I’m not debating the intentions of the lyrics here; that’s been covered, rehashed, and argued-over elsewhere on the internet. (I will, however, say that it’s quite interesting that the original filmed version reversed the gender roles, according to this fascinating history of the song on The Awl.) It’s really that one line—”Say, what’s in this drink?”—that’s simultaneously creepy and hilarious, and depending on who’s singing it, you can either take it as someone wanting to get completely blotto or something a lot more sinister.
A number of duos have been taking a crack at the song recently, attempting to displace the classically lecherous Dean Martin version, and let’s face it: the pairings on these songs are all a little weird. I quickly deleted Rufus Wainwright and Sharon van Etten’s plodding dirge from my holiday playlist, but I always keep the Zooey Deschanel-Leon Redbone one on repeat (because we all know how I feel about Elf), and am partial to the James Taylor version, despite the saccharine presence of Natalie Cole. Even in his silver fox years, James is quite the charmer.
So when I decided to make a cocktail that would cause my holiday guests to ask, “Say, what’s in this drink?”, I came at it from the James Taylor perspective: a charming, slightly mischievous, but still good-hearted host. I wanted to create a taste so intriguing, so curious, and still so good that my friends and family couldn’t help but ask for seconds. And yes, it would still be a festively potent mix that would get you a little tipsier than you intended. (Because if you know me at all, you know I love to get tipsy.)
And the secret ingredient here that makes you ask the all-important question? It’s Chartreuse, an botanical French liqueur still made by monks to this day. It’s a little herbal, a little sweet, and a little mysterious. If you’re a fan of vermouth and Pernod, think of Chartreuse as a more exotic cousin of that family. At the liquor store, you’ll find green and yellow versions: green is slightly more vegetal, and yellow’s slightly sweeter, so take that into consideration when plunking down money for a bottle.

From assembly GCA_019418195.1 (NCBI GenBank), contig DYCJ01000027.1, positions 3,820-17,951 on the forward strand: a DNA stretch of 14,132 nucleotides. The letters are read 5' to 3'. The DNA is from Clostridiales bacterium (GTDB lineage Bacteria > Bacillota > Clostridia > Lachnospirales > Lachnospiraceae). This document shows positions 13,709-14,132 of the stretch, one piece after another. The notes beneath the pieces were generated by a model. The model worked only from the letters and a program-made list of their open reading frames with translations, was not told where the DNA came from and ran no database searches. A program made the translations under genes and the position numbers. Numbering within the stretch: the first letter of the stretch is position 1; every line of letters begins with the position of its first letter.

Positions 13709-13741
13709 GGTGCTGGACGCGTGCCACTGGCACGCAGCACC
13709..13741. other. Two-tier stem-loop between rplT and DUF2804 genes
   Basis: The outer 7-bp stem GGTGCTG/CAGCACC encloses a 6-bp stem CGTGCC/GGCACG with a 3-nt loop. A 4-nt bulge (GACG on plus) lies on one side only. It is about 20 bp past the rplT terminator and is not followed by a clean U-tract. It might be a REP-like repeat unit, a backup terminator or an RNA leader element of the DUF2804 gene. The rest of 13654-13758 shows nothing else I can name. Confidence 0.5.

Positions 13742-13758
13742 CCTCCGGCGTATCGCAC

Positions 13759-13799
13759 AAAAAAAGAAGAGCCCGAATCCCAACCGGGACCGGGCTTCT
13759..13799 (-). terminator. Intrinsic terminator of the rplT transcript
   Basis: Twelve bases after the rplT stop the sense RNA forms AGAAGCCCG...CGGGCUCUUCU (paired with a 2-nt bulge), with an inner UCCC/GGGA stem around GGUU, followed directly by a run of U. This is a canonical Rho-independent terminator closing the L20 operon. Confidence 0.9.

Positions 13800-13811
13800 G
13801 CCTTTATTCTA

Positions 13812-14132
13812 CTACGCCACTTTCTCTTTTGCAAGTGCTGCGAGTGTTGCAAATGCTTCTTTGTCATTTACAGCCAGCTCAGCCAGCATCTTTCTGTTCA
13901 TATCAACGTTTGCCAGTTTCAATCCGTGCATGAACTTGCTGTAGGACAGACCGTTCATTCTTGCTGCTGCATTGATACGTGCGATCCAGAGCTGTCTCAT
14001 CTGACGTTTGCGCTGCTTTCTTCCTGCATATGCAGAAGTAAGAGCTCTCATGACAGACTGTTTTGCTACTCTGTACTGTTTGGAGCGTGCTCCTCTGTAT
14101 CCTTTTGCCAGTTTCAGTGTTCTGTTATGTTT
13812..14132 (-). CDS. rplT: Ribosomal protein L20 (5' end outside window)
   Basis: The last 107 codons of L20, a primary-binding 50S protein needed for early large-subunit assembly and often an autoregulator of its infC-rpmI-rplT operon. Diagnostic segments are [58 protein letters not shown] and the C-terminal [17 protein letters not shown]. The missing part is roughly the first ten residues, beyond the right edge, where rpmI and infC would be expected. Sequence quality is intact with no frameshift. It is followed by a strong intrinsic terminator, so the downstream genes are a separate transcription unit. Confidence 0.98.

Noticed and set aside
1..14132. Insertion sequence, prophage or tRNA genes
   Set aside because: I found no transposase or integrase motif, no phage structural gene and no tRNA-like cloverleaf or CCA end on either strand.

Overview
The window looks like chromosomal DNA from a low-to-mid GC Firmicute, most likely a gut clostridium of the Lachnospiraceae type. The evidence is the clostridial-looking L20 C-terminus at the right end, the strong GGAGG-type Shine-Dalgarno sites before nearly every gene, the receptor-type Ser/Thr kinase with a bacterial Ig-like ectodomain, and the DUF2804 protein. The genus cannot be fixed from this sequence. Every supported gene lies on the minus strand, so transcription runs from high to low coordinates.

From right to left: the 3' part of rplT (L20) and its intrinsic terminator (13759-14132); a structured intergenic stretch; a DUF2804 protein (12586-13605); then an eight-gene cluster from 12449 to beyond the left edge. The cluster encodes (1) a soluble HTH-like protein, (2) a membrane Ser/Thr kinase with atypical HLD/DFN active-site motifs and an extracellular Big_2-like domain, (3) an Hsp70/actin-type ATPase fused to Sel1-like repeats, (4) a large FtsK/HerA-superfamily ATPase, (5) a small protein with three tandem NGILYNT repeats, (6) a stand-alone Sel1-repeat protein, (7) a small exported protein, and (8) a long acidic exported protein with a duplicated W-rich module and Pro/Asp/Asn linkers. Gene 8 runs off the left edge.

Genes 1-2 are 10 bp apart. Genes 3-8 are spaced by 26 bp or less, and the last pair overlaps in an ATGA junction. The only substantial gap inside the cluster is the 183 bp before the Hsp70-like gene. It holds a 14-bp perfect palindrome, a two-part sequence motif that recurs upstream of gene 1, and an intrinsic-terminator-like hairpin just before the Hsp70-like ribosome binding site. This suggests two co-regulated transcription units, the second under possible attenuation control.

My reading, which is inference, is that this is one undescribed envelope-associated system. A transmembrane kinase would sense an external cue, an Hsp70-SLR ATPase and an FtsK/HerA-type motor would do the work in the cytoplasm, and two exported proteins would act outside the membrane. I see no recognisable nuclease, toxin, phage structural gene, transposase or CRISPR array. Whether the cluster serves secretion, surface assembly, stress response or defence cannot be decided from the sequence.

In this cocktail, the herbal notes of the Chartreuse mix with homemade cinnamon syrup—so easy to make yourself—and a few splashes of bitters for balance. Both the classic Angostura bitters or orange bitters blend well here, but lavender or rhubarb bitters could be fun if you’ve got ’em. The crowning touch? Champagne, of course—it wouldn’t be the holidays without a little bubbly. If you want to cut down on the alcohol content of the drink, it’s permissible to replace the wine with ginger ale or ginger beer.
It’s time to grab a cocktail shaker and get started. Let someone put some records on while you pour, and it’s up to you if you want to divulge the secrets of what exactly’s in this drink.
Say, What’s in this Drink?
Prep time: 5 minutes
Total time: 5 minutes
Makes 2 drinks
- 1/2 cup green or yellow chartreuse
- 1/4 cup cinnamon simple syrup (recipe follows below)
- 1 cup Champagne or other sparkling wine
- a few splashes Angostura or orange bitters
Fill two martini glasses with ice water and set aside.
Shake the chartreuse and simple syrup together in an ice-filled cocktail shaker.
Discard the ice water in the martini glasses and strain the chilled chartreuse and simple syrup into the glasses, dividing evenly between the two.
Pour Champagne into each glass to fill, and splash a few drops of bitters on top of each cocktail to garnish.
Serve immediately, and have a second drink if you don’t care what the neighbors might think.
Cinnamon Simple Syrup
Prep time: 5 minutes
Total time: 45 minutes, including steeping time
Makes about 1 1/2 cups
- 1 cup (7 oz.) granulated sugar
- 1 cup water
- 1 cinnamon stick
Add the sugar and water to a small saucepan over medium-low heat, stirring occasionally until the sugar dissolves.
Add the cinnamon stick and continue to heat and stir occasionally until the syrup comes to a simmer.
Remove from the heat, cover, and let sit for at least 1 hour to allow the cinnamon to infuse. Remove the cinnamon stick before using.
Alternatively, the syrup can be made up to a week ahead and stored in an airtight container in the refrigerator. Simple syrup will keep for at least a month (truly nearly indefinitely) in the fridge.